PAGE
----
PVM Research Day Features Presentations, Posters, and Prizes
The Purdue University College of Veterinary Medicine focused the spotlight on research all day Monday, April 9, during the annual PVM Research Day, which featured award-winning research talks and an extensive research poster session. The Research Day highlights scientific discovery in the College of Veterinary Medicine that enhances the well-being of animals and people. The event is a longstanding PVM tradition, affiliated with College’s Omicron Chapter of the Society of Phi Zeta, which is the honor society of veterinary medicine in the U.S.
Throughout the day, research findings were presented by faculty, postdoctoral fellows, and students. The kick-off lecture by Dr. Sulma Mohammed, associate professor of cancer biology in the Department of Comparative Pathobiology, attracted a standing-room only audience. Dr. Mohammed spoke as the recipient of the 2017 Zoetis Award for Veterinary Research Excellence, and addressed the topic, “Disparities in Breast Cancer: A Global Perspective.” Following her talk, Research Day attendees could choose among oral scientific presentations organized into three tracks: neuroscience, musculoskeletal, and infectious diseases and immunology.
At mid-day, the attention turned to a host of research posters displayed in a temporary “exhibit hall” set-up in the Veterinary Medical Library. The posters were evaluated by an esteemed panel of PVM judges who determined first- and second-place winners in three categories: basic science research, applied/clinical research, and research by DVM students.
During the afternoon, presentations were given by several award recipients and finalists, including the three 2018 Osborne Award competition finalists. In addition, there were talks by the recipients of the 2018 Phi Zeta Omicron Chapter Graduate Student Research Award, 2018 PVM Graduate Student Research Award, and the Phi Zeta Manuscript Awards for Basic Research and Clinical/Applied Research. The scientific talks were capped off with a keynote address by a scholar from the Harvard Medical School, who spoke about the relationship between sleep and cardiovascular health. The program concluded with the presentation of this year’s awards and recognition of the new Phi Zeta initiates.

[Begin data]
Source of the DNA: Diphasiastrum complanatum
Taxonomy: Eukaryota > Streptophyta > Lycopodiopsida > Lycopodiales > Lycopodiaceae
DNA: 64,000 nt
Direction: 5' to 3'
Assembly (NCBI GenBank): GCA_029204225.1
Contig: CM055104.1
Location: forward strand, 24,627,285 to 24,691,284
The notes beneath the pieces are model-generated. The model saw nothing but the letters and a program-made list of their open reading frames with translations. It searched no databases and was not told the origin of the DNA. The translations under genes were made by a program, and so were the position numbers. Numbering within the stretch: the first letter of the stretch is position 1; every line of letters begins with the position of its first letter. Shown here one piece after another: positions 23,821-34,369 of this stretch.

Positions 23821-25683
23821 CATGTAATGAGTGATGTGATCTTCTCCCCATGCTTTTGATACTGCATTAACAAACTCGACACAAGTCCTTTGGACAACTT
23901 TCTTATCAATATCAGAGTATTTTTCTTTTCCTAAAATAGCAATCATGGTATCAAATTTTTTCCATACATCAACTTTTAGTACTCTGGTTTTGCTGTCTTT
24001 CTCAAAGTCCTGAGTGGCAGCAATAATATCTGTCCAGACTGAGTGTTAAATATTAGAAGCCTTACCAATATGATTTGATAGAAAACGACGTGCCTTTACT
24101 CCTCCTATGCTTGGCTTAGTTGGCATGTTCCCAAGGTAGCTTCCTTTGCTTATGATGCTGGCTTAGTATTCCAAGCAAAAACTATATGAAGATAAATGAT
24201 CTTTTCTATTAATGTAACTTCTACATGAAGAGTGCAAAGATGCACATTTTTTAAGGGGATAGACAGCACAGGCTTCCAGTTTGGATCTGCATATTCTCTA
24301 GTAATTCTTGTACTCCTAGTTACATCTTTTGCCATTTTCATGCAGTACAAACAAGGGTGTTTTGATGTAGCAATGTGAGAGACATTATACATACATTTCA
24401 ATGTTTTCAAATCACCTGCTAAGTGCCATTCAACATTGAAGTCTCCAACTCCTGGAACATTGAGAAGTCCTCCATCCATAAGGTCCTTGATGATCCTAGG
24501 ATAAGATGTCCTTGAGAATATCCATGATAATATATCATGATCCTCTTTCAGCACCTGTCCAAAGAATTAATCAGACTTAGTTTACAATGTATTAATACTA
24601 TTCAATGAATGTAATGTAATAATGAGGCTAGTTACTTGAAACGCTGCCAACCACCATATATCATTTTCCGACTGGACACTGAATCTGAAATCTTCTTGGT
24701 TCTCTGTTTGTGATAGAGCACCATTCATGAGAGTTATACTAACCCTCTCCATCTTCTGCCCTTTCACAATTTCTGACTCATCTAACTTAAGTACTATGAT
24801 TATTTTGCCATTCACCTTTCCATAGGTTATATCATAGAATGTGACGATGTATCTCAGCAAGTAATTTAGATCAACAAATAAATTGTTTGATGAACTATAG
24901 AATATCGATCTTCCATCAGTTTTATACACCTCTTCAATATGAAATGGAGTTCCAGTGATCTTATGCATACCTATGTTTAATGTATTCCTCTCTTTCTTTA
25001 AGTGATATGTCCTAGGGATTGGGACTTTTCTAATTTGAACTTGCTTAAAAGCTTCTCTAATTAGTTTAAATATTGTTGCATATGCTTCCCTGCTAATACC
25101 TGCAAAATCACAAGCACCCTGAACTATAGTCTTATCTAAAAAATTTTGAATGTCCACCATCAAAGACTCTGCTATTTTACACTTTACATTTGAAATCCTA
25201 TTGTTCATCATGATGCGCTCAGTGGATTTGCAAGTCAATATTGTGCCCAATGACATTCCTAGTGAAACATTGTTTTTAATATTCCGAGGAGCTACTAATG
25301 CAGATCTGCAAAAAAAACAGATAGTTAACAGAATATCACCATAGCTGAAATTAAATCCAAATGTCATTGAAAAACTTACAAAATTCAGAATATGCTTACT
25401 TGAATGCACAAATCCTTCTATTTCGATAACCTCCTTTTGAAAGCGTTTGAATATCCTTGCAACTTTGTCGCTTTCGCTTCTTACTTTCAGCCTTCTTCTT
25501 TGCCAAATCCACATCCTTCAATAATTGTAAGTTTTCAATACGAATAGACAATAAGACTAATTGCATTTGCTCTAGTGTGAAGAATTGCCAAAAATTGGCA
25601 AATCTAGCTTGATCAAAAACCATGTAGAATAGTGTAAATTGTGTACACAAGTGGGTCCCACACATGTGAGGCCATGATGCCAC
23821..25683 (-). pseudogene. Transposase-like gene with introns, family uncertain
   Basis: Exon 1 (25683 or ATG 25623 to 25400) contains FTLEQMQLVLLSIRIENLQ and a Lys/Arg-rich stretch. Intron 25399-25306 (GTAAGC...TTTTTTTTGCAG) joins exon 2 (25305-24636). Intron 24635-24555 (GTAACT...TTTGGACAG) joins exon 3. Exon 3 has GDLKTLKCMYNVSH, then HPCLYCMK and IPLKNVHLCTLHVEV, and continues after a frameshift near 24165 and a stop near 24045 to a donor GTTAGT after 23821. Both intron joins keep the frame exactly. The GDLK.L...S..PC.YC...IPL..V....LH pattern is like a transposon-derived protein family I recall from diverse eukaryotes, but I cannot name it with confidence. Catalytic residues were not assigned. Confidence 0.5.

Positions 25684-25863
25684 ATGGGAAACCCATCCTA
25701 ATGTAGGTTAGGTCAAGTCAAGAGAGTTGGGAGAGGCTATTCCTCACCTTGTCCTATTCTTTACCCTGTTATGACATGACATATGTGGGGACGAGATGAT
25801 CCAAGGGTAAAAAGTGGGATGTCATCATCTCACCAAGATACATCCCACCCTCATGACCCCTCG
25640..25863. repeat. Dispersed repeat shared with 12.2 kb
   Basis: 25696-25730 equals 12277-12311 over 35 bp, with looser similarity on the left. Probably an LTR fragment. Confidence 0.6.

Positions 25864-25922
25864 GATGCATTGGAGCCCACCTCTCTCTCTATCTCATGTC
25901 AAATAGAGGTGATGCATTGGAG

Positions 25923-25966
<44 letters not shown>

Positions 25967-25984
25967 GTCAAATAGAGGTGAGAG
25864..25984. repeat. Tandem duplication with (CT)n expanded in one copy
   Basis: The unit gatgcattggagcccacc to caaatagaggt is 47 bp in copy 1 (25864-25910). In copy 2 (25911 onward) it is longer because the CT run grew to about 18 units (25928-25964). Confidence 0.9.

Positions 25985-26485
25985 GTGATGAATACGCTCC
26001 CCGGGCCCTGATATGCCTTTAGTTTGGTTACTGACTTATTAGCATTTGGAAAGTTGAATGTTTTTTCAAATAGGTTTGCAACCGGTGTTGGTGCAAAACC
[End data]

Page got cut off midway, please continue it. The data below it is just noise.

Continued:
Special thanks to event sponsor Zoetis, and congratulations to the following award recipients:
Phi Zeta Abstract and Poster Awards:
1st place – Dr. Ekramy Sayedahmed, graduate research assistant, Department of Comparative Pathobiology
2nd place – Dr. Jackeline Franco, graduate research assistant, Department of Comparative Pathobiology
1st place – Dr. Liliana Mutascio, small animal surgery resident, Department of Veterinary Clinical Sciences
2nd place – Dr. Kelly Cummings, neurology resident, Department of Veterinary Clinical Sciences
Research by DVM Students
1st place – Jesse Whitfield, DVM Class of 2020
2nd place – Shery Park, DVM Class of 2020
Phi Zeta Manuscript Awards:
Dr. Marine Traverson, who completed her Purdue small animal surgery residency in 2017 – “In Vivo Evaluation of Biodegradability and Biocompatibility of Fe30Mn Alloy” (presented by Dr. Gert Breur for Dr. Traverson)
Dr. Sarah Brookes, graduate teaching assistant, Department of Basic Medical Sciences – “3-Dimensional (3D) Tissue-Engineered Skeletal Muscle for Laryngeal Reconstruction”
Phi Zeta Omicron Awards:
1st place – Dr. Alexandra Dieterly, graduate student, Department of Comparative Pathobiology – “Brain Metastases from Lung Cancer: Insights from Pre-clinical Models”
2nd place – Dr. Jesus Hermida, large animal surgery resident, Department of Veterinary Clinical Sciences
PVM Graduate Student Awards:
1st place – Kerri Rodriguez, human-animal interaction graduate student, Department of Comparative Pathobiology – “Efficacy of Psychiatric Service Dogs for Military Veterans with PTSD: Research from the PVM’s Center for the Human-Animal Bond”
2nd place – Dr. Ekramy Sayedahmed, graduate research assistant, Department of Comparative Pathobiology
1st place – Dr. Lindsey Peterson, neurology resident, Department of Veterinary Clinical Sciences – “The Root Cause: A Rare Case of Chronic Polyradiculoneuritis in a Dog”
2nd place – Dr. Beth Kimmitt, ophthalmology resident, Department of Veterinary Clinical Sciences – “Ocular Cryptococcus in a Labrador Retriever”
3rd place – Dr. Ilektra Athanasiadi, radiation oncology resident, Department of Veterinary Clinical Sciences – “Palliative Radiation Therapy for Intranasal Malignant Pilomatricoma in a Dog”
Writer(s): Kevin Doerr | email@example.com